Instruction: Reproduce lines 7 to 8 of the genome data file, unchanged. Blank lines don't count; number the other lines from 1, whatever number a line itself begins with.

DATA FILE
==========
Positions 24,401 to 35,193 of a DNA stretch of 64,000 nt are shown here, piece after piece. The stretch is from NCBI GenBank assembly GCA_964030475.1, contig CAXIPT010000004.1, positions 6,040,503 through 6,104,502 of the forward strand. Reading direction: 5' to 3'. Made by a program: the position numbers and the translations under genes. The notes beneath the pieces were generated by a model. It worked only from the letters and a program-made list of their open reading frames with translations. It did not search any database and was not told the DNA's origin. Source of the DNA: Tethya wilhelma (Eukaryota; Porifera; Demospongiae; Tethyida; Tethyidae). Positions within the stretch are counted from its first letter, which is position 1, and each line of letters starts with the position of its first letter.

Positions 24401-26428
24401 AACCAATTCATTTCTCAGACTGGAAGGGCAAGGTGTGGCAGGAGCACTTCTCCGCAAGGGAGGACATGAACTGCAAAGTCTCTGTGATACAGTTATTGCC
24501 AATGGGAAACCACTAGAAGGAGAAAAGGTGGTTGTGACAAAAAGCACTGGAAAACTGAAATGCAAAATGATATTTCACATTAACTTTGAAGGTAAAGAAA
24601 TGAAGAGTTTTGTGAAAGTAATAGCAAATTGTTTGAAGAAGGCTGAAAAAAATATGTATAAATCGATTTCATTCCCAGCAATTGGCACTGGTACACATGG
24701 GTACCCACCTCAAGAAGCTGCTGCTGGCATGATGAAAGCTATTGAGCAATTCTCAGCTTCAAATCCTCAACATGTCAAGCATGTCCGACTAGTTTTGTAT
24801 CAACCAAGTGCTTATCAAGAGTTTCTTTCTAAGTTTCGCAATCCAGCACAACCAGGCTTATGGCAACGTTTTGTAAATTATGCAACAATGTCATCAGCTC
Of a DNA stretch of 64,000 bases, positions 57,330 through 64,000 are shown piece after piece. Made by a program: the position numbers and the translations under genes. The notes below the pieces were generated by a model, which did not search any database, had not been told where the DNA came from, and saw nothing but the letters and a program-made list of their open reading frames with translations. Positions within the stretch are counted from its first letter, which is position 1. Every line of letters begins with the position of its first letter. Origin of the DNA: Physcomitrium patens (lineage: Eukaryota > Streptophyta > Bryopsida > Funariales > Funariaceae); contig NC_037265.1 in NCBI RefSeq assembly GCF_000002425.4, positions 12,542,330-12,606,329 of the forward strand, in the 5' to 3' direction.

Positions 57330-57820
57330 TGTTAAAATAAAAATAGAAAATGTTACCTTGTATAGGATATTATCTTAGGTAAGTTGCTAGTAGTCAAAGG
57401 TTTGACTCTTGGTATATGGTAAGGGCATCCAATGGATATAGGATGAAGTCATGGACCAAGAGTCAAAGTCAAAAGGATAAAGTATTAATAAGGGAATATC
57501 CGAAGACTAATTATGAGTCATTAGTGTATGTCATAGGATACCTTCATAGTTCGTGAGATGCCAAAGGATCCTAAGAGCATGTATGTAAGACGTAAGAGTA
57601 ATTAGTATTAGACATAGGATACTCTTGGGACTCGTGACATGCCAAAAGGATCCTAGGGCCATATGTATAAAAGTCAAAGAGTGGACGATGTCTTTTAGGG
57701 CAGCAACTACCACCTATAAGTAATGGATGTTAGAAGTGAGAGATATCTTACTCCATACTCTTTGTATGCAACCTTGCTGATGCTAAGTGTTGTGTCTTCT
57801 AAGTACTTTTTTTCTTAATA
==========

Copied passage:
24801 CAACCAAGTGCTTATCAAGAGTTTCTTTCTAAGTTTCGCAATCCAGCACAACCAGGCTTATGGCAACGTTTTGTAAATTATGCAACAATGTCATCAGCTC
Of a DNA stretch of 64,000 bases, positions 57,330 through 64,000 are shown piece after piece. Made by a program: the position numbers and the translations under genes. The notes below the pieces were generated by a model, which did not search any database, had not been told where the DNA came from, and saw nothing but the letters and a program-made list of their open reading frames with translations. Positions within the stretch are counted from its first letter, which is position 1. Every line of letters begins with the position of its first letter. Origin of the DNA: Physcomitrium patens (lineage: Eukaryota > Streptophyta > Bryopsida > Funariales > Funariaceae); contig NC_037265.1 in NCBI RefSeq assembly GCF_000002425.4, positions 12,542,330-12,606,329 of the forward strand, in the 5' to 3' direction.